If Maine is going to meet Gov. Janet Mill’s ambitious carbon emissions goal, it will need to multiply its effort to seal up and insulate its stock of drafty old houses.

Cody Moreau, a worker from Horizon Homes, uses a hose to blow fill bays encased in a membrane with insulation in an attic in South Portland. Weatherizing homes will be necessary to reach Gov. Janet Mills ambitious climate change goals, but the industry is dealing with a tight labor market and the expense of some home projects. Ben McCanna/Staff Photographer

But that’s not going to happen unless someone multiplies the workforce needed to do those jobs. According to a Maine Sunday Telegram story by reporter Tux Turkel, the contractors who provide weatherization services can barely find the staff they need now, and they don’t know where they would find the workers they would need to double or triple their effort.

The same is true in health care, where Maine’s aging population is demanding more care from a workforce that does not yet exist. From home health and nursing home aides to doctors and nurses, labor shortages are here and only projected to get worse. It’s also true for public safety as police and firefighter jobs go unfilled, and its true in the private sector, where a wide variety of skilled workers are heading toward retirement with no one in line to take their places.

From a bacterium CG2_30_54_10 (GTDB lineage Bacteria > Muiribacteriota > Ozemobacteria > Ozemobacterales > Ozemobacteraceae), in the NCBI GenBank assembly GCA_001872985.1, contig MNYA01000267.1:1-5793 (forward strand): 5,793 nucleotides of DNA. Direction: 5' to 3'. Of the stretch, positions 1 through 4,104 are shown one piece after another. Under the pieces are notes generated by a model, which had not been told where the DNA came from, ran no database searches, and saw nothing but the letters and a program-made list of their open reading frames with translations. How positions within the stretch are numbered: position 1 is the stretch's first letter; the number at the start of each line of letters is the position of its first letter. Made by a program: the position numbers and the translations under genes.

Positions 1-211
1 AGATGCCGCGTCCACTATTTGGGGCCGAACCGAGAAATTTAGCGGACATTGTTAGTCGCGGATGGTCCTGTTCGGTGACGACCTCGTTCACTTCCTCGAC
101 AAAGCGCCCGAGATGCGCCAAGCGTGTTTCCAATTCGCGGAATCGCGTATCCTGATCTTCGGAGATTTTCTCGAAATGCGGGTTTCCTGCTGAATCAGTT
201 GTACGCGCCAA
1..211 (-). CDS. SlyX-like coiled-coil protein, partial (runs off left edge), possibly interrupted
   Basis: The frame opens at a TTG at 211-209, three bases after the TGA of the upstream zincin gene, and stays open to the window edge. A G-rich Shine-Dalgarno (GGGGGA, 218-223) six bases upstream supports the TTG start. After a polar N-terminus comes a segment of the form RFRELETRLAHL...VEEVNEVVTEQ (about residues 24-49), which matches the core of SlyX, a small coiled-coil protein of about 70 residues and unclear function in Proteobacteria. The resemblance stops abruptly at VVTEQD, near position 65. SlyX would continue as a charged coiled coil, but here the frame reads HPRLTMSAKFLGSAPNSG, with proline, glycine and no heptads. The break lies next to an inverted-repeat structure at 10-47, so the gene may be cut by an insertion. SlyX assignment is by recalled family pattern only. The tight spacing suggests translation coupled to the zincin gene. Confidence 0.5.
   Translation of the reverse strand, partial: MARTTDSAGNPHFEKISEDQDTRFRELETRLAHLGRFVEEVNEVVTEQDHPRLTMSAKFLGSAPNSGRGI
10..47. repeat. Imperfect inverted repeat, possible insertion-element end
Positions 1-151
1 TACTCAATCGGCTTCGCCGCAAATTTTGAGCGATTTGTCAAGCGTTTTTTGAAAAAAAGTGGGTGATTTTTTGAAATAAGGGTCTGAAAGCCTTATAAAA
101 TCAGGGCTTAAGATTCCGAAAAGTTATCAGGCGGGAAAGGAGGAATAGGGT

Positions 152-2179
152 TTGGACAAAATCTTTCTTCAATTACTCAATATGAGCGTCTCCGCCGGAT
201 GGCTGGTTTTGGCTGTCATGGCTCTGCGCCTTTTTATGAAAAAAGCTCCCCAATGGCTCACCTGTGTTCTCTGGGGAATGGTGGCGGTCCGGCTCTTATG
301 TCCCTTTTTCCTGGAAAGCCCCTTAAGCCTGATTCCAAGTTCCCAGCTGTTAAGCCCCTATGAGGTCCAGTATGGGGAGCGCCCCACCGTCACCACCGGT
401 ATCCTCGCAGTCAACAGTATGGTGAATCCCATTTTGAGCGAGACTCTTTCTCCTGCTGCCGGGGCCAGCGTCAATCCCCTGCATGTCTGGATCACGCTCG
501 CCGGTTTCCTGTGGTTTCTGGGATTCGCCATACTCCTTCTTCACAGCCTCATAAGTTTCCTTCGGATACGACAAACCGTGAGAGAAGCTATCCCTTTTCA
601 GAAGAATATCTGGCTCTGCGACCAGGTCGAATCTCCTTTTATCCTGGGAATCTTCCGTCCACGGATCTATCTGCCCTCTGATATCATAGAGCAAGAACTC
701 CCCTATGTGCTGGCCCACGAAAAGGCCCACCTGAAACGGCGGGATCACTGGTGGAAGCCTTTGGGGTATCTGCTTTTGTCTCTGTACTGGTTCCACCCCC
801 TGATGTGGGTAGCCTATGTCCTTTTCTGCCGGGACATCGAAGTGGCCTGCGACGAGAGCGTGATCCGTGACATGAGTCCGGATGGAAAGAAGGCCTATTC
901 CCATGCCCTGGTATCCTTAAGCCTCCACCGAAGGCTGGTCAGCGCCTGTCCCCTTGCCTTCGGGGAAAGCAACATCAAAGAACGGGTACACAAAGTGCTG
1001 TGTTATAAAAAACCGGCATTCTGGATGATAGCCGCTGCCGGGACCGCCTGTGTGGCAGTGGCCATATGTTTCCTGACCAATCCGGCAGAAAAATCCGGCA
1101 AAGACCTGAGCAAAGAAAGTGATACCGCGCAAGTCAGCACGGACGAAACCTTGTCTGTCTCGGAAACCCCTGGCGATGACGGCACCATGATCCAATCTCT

Maine’s forest product industry is on the brink of a rebirth, potentially breathing life into hard-hit communities, with new markets emerging for products besides paper that are made out of wood. But that won’t happen unless the mills can hire the welders and pipe-fitters needed to do the work. Maine’s unemployment rate is at near historic lows, and while low unemployment is less of a problem than high unemployment, it is still a problem. If Maine does not take steps to build it’s workforce, it will drift into economic decline.

Employers and state officials take this worker shortage seriously, and there are a number of efforts underway to address the shortage. There are two basic approaches. One is doing more with the people we’ve got. That means hiring older workers, people with disabilities and reaching out to young and disaffected Mainers who are unemployed or underemployed despite the strong economy.

The other approach is bringing more people into the state. That will take investing in out-of-state recruitment, as well as opening the door to immigration, in some cases providing newcomers with assistance they need to get on their feet.


Meeting Maine’s workforce challenge is not going to be easy. It won’t be fixed by the government or a few large employers. It’s going to take a business by business, community by community effort  fueled by a willingness to try new things.

But unless we are willing to try, we won’t be able to meet our goals.





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